May 15, 2009
Spirit Pilots Vote Overwhelmingly to Authorize Strike
Ft. Lauderdale, Fla.—Union leaders for the pilots of Spirit Airlines, represented by the Air Line Pilots Association, Int’l (ALPA), announced today that they have been authorized by their pilots to call for a lawful withdrawal of services if stalled negotiations do not result in a new contract.
Of the nearly 95% of the eligible pilots who responded to the ballot, 98% voted in support of a withdrawal of services, if required. This authorization comes after two and a half years of fruitless negotiations and repeated contract violations by the company. The National Mediation Board (NMB) could release both sides into economic self-help after the expiration of a 30-day cooling-off period if it concludes that further mediated negotiations will not produce an agreement, at which point a strike could ensue.
“When we started negotiating, this pilot group was certain that the process would result in a fair contract,” said Capt. Sean Creed, chairman of the Spirit pilots union. “However, management’s refusal to abide by our current contract, followed by a demand for $5.3 million in concessions while announcing expansion plans, has destroyed this confidence and forged the unity demonstrated by this vote.”
Spirit pilots and management return to the table on Monday, May 18, for yet another round of negotiations. Management has repeatedly stonewalled these negotiations by walking away from agreements and layering every new proposal with multiple concessions. In the fourth quarter of 2008, management brushed aside tentative agreements in 30 sections of the contract and put forward a completely new contract that required millions of dollars in concessions, while in the same breath publicizing its plans to expand service in the Caribbean and United States. As it turned out, during the very same quarter it was seeking unparalleled concessions, Spirit was also realizing historic profits, according to the latest operating reports filed with the Department of Transportation.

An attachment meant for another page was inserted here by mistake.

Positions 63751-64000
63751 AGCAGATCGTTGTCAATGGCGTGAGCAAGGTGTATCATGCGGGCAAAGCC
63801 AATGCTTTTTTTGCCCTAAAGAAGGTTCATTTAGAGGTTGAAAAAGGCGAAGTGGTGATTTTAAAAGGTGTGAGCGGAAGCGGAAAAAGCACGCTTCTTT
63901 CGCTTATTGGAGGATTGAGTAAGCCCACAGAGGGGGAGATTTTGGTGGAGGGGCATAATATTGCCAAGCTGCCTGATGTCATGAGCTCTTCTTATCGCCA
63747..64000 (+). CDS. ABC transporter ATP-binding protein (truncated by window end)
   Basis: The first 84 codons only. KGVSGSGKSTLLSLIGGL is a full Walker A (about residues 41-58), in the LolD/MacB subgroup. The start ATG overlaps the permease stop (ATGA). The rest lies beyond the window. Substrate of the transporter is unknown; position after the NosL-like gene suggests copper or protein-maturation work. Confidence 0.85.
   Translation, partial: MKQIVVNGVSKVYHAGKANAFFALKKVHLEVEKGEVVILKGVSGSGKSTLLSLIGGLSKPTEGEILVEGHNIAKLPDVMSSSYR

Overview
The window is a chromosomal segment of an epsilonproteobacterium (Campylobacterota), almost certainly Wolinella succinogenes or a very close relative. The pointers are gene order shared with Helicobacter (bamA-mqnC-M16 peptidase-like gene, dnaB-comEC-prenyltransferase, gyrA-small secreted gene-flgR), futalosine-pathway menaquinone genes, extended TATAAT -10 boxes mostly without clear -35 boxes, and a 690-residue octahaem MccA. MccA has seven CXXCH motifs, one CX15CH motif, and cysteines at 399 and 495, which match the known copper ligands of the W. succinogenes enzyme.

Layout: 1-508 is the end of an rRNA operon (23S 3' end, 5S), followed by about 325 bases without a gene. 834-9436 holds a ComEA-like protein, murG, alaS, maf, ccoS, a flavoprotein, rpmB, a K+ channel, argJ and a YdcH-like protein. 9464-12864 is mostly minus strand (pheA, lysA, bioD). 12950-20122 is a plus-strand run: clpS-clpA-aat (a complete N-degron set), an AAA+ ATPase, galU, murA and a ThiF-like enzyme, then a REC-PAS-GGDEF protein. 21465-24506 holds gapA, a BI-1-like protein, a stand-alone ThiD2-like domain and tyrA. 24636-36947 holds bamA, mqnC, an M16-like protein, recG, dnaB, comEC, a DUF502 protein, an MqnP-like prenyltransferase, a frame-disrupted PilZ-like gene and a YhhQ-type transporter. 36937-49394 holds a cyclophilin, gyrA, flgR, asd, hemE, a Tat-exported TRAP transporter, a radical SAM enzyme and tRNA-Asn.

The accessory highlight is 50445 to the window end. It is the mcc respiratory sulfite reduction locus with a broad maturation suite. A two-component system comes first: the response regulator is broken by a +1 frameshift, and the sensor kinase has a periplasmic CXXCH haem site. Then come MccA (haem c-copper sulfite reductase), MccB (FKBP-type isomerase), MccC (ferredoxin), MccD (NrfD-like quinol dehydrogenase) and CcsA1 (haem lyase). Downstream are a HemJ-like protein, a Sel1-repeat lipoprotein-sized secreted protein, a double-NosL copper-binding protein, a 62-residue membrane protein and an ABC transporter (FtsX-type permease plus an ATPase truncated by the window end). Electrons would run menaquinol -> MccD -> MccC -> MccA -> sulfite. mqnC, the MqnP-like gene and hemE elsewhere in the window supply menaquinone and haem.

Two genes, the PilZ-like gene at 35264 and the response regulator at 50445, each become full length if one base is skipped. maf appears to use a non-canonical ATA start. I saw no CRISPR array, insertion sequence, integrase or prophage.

“If this company put even half as much effort into trying to negotiate a fair agreement for its pilots as it did in developing crude advertising, we would have a new contract,” Capt. Creed continued. “This vote clearly shows that this pilot group is completely fed up with this approach and is now prepared to do whatever it takes to get the fair contract we deserve.”
Founded in 1931, ALPA is the world’s largest pilots union and represents nearly 54,000 pilots at 36 airlines in the U.S. and Canada, including more than 500 pilots at Spirit Airlines. Visit the ALPA website at http://www.alpa.org.
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Captain Sean Creed—(765) 338-6824
Arthur Luby—(571) 236-3523
Jen Lofquist—(703) 481-4459